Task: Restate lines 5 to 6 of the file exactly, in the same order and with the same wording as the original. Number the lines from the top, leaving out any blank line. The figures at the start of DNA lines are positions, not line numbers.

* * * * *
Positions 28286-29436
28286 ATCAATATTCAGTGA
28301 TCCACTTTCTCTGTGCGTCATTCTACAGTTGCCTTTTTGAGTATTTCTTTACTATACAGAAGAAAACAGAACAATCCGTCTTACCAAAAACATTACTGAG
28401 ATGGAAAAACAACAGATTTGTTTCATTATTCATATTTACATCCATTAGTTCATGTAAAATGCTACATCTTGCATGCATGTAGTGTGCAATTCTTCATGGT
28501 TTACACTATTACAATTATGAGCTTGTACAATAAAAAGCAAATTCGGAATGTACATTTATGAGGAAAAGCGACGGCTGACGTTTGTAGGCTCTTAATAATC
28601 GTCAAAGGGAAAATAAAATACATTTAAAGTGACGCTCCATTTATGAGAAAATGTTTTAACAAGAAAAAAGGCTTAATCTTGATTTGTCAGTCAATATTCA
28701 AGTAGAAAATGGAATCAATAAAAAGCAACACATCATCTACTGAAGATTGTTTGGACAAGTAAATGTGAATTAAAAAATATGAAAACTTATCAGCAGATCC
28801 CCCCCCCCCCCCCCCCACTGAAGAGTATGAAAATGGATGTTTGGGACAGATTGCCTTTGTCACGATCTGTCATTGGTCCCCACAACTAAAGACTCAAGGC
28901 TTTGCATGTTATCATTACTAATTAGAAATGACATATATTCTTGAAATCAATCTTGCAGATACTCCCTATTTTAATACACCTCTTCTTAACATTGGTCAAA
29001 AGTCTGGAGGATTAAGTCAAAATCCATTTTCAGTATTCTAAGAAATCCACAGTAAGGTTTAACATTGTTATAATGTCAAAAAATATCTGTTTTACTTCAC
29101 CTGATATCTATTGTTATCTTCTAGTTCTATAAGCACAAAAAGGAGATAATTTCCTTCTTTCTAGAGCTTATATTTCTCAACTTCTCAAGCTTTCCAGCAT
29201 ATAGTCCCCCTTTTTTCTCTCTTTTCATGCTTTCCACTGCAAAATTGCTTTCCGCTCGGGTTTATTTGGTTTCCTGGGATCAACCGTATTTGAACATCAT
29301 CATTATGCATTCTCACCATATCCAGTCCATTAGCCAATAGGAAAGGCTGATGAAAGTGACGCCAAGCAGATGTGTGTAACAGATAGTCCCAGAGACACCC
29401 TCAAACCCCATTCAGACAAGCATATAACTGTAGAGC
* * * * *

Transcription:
28501 TTACACTATTACAATTATGAGCTTGTACAATAAAAAGCAAATTCGGAATGTACATTTATGAGGAAAAGCGACGGCTGACGTTTGTAGGCTCTTAATAATC
28601 GTCAAAGGGAAAATAAAATACATTTAAAGTGACGCTCCATTTATGAGAAAATGTTTTAACAAGAAAAAAGGCTTAATCTTGATTTGTCAGTCAATATTCA